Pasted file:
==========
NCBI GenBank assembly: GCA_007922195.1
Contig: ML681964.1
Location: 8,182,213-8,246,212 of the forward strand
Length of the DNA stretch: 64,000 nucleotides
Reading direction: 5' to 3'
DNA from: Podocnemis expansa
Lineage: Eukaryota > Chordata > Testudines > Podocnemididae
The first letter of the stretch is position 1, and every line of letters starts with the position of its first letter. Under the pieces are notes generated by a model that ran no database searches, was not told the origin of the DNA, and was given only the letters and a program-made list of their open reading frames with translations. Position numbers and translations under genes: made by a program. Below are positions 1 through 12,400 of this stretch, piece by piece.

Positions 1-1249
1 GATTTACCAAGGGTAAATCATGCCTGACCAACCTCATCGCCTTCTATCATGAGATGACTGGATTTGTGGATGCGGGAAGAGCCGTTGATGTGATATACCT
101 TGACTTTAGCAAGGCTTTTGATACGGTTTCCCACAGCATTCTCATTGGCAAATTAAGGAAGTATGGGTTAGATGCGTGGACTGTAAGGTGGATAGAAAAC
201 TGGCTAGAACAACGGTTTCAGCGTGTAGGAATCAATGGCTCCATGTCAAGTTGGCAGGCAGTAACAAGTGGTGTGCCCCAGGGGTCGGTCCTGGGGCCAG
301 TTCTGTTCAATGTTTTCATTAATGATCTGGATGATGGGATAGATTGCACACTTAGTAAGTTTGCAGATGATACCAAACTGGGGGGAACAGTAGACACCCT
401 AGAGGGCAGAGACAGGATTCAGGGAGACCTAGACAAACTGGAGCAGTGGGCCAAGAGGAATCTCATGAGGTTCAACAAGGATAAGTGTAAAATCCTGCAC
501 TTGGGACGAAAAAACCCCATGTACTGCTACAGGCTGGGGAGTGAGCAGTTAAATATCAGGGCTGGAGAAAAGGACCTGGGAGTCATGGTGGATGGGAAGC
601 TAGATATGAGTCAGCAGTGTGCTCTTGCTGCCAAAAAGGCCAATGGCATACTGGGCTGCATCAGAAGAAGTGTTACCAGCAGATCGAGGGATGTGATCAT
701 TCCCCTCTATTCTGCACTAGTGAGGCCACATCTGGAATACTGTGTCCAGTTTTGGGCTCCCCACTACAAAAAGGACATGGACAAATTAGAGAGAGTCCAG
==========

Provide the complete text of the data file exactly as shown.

NCBI GenBank assembly: GCA_007922195.1
Contig: ML681964.1
Location: 8,182,213-8,246,212 of the forward strand
Length of the DNA stretch: 64,000 nucleotides
Reading direction: 5' to 3'
DNA from: Podocnemis expansa
Lineage: Eukaryota > Chordata > Testudines > Podocnemididae
The first letter of the stretch is position 1, and every line of letters starts with the position of its first letter. Under the pieces are notes generated by a model that ran no database searches, was not told the origin of the DNA, and was given only the letters and a program-made list of their open reading frames with translations. Position numbers and translations under genes: made by a program. Below are positions 1 through 12,400 of this stretch, piece by piece.

Positions 1-1249
1 GATTTACCAAGGGTAAATCATGCCTGACCAACCTCATCGCCTTCTATCATGAGATGACTGGATTTGTGGATGCGGGAAGAGCCGTTGATGTGATATACCT
101 TGACTTTAGCAAGGCTTTTGATACGGTTTCCCACAGCATTCTCATTGGCAAATTAAGGAAGTATGGGTTAGATGCGTGGACTGTAAGGTGGATAGAAAAC
201 TGGCTAGAACAACGGTTTCAGCGTGTAGGAATCAATGGCTCCATGTCAAGTTGGCAGGCAGTAACAAGTGGTGTGCCCCAGGGGTCGGTCCTGGGGCCAG
301 TTCTGTTCAATGTTTTCATTAATGATCTGGATGATGGGATAGATTGCACACTTAGTAAGTTTGCAGATGATACCAAACTGGGGGGAACAGTAGACACCCT
401 AGAGGGCAGAGACAGGATTCAGGGAGACCTAGACAAACTGGAGCAGTGGGCCAAGAGGAATCTCATGAGGTTCAACAAGGATAAGTGTAAAATCCTGCAC
501 TTGGGACGAAAAAACCCCATGTACTGCTACAGGCTGGGGAGTGAGCAGTTAAATATCAGGGCTGGAGAAAAGGACCTGGGAGTCATGGTGGATGGGAAGC
601 TAGATATGAGTCAGCAGTGTGCTCTTGCTGCCAAAAAGGCCAATGGCATACTGGGCTGCATCAGAAGAAGTGTTACCAGCAGATCGAGGGATGTGATCAT
701 TCCCCTCTATTCTGCACTAGTGAGGCCACATCTGGAATACTGTGTCCAGTTTTGGGCTCCCCACTACAAAAAGGACATGGACAAATTAGAGAGAGTCCAG